Researchers at Mayo Clinic (Rochester, Minn) have identified risk factors for unplanned readmissions following esophageal resection, according to a study presented at the 96th American Association for Thoracic Surgery Annual Meeting.

The results of their new study provide complete follow-up data for all patients undergoing esophagectomy at a high volume center over a one-year period in order to identify risk factors associated with unplanned readmissions.

Unplanned readmissions are important because they impact a patient’s quality of life and slow recovery after surgery. Furthermore, the CMS (Centers for Medicaid and Medicare Services) through their Hospital Readmissions Reduction program can reduce reimbursement payments to hospitals with “excess readmission.”

“Careful collection of data regarding patient outcomes, including unplanned hospital readmissions, is essential to improve the quality of patient care since national databases can leave gaps in data regarding follow up of these patients by failing to identify all readmissions or emergency department visits patients may make after their surgery,” said Karen J. Dickinson, MD.

For this reason, the Mayo Clinic Thoracic Surgery Research Team contacts every patient undergoing esophagectomy at their institution. This system allowed the team to accurately describe the incidence of unplanned readmissions following esophagectomy over the 12-month study period and investigate the associated risk factors in an effort to develop and implement strategies to improve patient care.

The researchers looked at patient demographics, co-morbidities, the distance each patient lived from the hospital, and surgical factors. They collected data about postoperative complications and discharge information. An international study group (Esophagectomy Complications Consensus Group, ECCG) determined the importance of recording all readmissions that occur in the first 30 days after esophagectomy in order to provide information about the care each institution is providing their patients. Details were collected about the timing of any readmissions in all patients who survived to thirty days.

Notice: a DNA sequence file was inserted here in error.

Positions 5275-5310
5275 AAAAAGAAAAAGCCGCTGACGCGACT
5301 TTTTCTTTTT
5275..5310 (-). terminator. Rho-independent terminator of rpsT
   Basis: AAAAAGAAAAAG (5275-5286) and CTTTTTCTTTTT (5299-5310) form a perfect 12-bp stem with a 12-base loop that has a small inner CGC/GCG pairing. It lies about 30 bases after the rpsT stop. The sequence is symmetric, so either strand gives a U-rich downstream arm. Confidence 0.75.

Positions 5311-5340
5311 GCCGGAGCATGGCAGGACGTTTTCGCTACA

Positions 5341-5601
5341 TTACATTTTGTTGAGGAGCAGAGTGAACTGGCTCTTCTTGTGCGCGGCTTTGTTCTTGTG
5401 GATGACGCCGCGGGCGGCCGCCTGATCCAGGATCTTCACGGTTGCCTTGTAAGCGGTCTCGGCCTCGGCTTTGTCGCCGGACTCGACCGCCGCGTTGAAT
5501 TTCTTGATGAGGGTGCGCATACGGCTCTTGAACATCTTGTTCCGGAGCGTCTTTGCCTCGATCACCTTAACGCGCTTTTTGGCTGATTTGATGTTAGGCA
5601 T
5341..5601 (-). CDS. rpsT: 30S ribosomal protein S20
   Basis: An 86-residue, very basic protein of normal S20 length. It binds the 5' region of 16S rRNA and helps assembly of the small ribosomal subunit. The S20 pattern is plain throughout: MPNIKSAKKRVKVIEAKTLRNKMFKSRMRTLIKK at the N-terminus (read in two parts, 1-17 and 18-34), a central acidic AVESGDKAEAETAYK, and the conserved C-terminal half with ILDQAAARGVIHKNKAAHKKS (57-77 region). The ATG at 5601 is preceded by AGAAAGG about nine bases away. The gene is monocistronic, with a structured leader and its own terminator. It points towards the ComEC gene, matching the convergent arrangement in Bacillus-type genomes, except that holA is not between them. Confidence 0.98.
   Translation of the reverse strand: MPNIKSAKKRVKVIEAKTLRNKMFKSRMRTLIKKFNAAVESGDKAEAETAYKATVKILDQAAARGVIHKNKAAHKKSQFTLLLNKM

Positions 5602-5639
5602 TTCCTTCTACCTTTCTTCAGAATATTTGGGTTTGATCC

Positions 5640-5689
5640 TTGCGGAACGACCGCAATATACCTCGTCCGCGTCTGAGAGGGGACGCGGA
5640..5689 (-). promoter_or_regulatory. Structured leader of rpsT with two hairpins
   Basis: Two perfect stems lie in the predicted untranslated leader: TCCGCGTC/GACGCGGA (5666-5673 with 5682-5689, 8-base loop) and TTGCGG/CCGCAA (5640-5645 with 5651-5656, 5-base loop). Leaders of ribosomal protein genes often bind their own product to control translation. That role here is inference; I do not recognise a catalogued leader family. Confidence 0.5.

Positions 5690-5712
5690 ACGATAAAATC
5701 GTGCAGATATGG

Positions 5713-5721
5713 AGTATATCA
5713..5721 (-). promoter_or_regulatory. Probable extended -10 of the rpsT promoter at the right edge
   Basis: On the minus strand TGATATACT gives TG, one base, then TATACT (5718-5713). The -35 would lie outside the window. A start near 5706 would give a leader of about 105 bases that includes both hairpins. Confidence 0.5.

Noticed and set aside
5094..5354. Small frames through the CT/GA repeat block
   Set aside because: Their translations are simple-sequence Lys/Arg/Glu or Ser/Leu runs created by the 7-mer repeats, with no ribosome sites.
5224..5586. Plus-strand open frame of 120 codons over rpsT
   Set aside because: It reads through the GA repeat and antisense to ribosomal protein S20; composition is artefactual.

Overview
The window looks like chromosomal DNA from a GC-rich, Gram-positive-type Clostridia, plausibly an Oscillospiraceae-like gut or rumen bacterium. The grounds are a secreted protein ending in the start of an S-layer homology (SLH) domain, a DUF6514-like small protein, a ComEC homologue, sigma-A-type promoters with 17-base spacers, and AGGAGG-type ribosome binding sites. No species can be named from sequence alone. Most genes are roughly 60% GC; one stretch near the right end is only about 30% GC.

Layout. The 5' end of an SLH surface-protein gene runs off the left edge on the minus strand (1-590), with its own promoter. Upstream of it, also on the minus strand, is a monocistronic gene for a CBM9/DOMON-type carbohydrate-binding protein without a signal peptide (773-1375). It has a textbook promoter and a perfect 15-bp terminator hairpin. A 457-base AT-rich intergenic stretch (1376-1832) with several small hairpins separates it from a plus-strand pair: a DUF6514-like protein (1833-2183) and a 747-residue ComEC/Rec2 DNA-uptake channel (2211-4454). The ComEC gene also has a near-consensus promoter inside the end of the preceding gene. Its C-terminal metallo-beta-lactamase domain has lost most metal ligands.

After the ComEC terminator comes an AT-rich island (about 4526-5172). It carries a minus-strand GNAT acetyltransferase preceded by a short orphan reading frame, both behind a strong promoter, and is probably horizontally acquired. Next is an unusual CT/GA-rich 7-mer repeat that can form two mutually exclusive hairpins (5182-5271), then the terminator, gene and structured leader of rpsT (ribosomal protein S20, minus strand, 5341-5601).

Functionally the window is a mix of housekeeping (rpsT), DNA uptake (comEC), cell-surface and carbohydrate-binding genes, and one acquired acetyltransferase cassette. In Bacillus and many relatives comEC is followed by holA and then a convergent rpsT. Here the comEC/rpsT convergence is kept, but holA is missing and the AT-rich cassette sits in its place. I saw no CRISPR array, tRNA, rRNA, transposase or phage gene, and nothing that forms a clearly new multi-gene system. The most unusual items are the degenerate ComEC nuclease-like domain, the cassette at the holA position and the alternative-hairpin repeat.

The investigators found that the readmission rate for all esophagectomies was 19% (approx. 1 in 5 patients) of 84 patients who were followed. Most readmissions occurred to the Mayo Clinic Hospital in Rochester, MN (88%) and the most common reasons for readmission were respiratory and gastrointestinal complications.

Risk factors that were associated with unplanned readmissions in patients having esophagectomy were longer operations (p<0.01), postoperative admission to the Intensive Care Unit (p=0.02) and blood transfusion around the time of surgery (p=0.02). “These findings will allow surgeons to identify frail patients using preoperative scoring systems to try to ensure that patients are as healthy as possible before surgery and reduce the likelihood of ICU stay. Complicated surgery may be associated with more blood loss and, therefore, should be carefully planned and carried out,” commented Dr Stephen D. Cassivi, MD MSc, thoracic surgeon and senior investigator of the Mayo Clinic study.

This study shows that even in a high-volume center, with specialization in esophageal and foregut surgery, readmission after esophagectomy is not uncommon. Identifying risk factors will allow surgeons to target patients preoperatively to try to prevent readmissions and complications before they occur.